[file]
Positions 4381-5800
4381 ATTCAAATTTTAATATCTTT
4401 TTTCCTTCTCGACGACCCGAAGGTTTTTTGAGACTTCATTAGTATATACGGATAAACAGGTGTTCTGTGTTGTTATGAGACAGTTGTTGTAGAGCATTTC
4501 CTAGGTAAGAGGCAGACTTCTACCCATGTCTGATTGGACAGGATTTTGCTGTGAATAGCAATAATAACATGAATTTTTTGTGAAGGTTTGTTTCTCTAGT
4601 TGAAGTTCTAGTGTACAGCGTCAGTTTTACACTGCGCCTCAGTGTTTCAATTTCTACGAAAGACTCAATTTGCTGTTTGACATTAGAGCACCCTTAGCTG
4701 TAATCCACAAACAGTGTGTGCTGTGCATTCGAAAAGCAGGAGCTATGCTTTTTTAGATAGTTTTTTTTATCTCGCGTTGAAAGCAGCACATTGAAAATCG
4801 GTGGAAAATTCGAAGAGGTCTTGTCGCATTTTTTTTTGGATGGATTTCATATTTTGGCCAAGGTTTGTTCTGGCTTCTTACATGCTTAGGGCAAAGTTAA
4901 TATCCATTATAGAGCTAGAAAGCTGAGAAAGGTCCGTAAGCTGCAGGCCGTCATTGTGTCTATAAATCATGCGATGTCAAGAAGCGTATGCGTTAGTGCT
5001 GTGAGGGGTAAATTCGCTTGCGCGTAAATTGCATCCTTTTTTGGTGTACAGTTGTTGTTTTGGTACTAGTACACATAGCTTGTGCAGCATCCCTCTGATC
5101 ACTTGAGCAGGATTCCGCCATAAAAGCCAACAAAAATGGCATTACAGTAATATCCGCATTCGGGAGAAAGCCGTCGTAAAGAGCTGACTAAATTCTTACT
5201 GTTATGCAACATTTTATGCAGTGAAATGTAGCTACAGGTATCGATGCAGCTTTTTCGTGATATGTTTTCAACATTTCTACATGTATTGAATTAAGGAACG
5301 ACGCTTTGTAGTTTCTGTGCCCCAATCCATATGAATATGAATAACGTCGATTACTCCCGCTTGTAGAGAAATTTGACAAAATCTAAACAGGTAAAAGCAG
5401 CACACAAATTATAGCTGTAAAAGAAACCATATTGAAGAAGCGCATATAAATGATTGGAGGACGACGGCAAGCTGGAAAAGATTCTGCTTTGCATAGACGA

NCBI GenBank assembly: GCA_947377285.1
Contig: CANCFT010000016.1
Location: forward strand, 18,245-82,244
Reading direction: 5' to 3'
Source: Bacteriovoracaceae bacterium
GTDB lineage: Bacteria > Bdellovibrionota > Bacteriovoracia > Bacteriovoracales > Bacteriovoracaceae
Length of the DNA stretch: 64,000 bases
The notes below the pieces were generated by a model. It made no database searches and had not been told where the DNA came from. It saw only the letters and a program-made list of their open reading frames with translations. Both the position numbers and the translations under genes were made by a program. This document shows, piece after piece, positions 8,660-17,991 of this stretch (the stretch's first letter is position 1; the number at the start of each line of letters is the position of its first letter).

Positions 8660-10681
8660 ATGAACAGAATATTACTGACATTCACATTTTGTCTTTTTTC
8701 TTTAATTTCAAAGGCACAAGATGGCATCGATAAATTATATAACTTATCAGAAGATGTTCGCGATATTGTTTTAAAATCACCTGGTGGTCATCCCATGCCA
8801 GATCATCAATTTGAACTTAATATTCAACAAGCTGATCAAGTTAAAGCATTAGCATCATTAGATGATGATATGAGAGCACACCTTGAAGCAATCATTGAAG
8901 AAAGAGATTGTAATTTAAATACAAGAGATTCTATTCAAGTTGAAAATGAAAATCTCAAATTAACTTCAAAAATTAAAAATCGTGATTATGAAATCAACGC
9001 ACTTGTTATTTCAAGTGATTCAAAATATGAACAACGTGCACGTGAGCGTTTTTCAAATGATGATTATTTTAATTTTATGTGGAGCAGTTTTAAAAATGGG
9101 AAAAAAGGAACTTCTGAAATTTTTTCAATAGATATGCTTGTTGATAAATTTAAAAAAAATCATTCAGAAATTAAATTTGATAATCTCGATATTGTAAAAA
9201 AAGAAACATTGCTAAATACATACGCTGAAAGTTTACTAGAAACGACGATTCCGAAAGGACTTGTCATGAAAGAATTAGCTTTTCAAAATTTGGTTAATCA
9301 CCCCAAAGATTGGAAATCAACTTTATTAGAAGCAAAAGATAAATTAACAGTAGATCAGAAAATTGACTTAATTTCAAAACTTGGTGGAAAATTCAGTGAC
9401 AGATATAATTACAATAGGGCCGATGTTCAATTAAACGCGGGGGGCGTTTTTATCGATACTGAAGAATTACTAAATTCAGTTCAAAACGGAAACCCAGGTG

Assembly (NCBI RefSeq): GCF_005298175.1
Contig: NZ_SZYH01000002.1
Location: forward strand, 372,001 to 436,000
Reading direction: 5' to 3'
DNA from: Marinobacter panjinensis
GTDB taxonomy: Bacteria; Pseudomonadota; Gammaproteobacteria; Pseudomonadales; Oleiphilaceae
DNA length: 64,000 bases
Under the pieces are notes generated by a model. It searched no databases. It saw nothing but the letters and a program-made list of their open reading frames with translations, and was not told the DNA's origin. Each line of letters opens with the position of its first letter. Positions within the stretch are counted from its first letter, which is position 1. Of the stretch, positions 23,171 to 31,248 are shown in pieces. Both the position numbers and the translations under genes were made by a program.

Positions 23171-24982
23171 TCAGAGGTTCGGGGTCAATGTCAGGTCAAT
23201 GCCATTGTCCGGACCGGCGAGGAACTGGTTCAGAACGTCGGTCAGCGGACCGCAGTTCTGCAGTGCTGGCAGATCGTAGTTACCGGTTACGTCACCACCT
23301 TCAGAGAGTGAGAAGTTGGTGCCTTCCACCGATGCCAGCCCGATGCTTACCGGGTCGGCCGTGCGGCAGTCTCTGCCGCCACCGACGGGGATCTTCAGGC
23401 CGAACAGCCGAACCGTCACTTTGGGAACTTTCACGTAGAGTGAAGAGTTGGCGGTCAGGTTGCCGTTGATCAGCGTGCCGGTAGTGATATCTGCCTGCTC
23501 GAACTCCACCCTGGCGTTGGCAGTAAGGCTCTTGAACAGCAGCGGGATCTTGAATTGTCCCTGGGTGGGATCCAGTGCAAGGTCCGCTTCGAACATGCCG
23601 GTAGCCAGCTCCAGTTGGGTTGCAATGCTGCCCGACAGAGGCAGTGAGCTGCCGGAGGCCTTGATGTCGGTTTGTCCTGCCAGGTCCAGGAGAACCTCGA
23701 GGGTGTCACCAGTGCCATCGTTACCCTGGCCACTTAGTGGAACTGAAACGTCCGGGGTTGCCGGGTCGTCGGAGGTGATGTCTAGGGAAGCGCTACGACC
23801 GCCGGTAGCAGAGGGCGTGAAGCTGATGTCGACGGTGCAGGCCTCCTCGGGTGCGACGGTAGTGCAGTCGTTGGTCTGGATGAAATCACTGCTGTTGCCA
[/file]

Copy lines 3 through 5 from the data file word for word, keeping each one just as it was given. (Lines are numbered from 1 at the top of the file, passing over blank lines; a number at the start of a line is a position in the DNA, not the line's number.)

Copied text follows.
4401 TTTCCTTCTCGACGACCCGAAGGTTTTTTGAGACTTCATTAGTATATACGGATAAACAGGTGTTCTGTGTTGTTATGAGACAGTTGTTGTAGAGCATTTC
4501 CTAGGTAAGAGGCAGACTTCTACCCATGTCTGATTGGACAGGATTTTGCTGTGAATAGCAATAATAACATGAATTTTTTGTGAAGGTTTGTTTCTCTAGT
4601 TGAAGTTCTAGTGTACAGCGTCAGTTTTACACTGCGCCTCAGTGTTTCAATTTCTACGAAAGACTCAATTTGCTGTTTGACATTAGAGCACCCTTAGCTG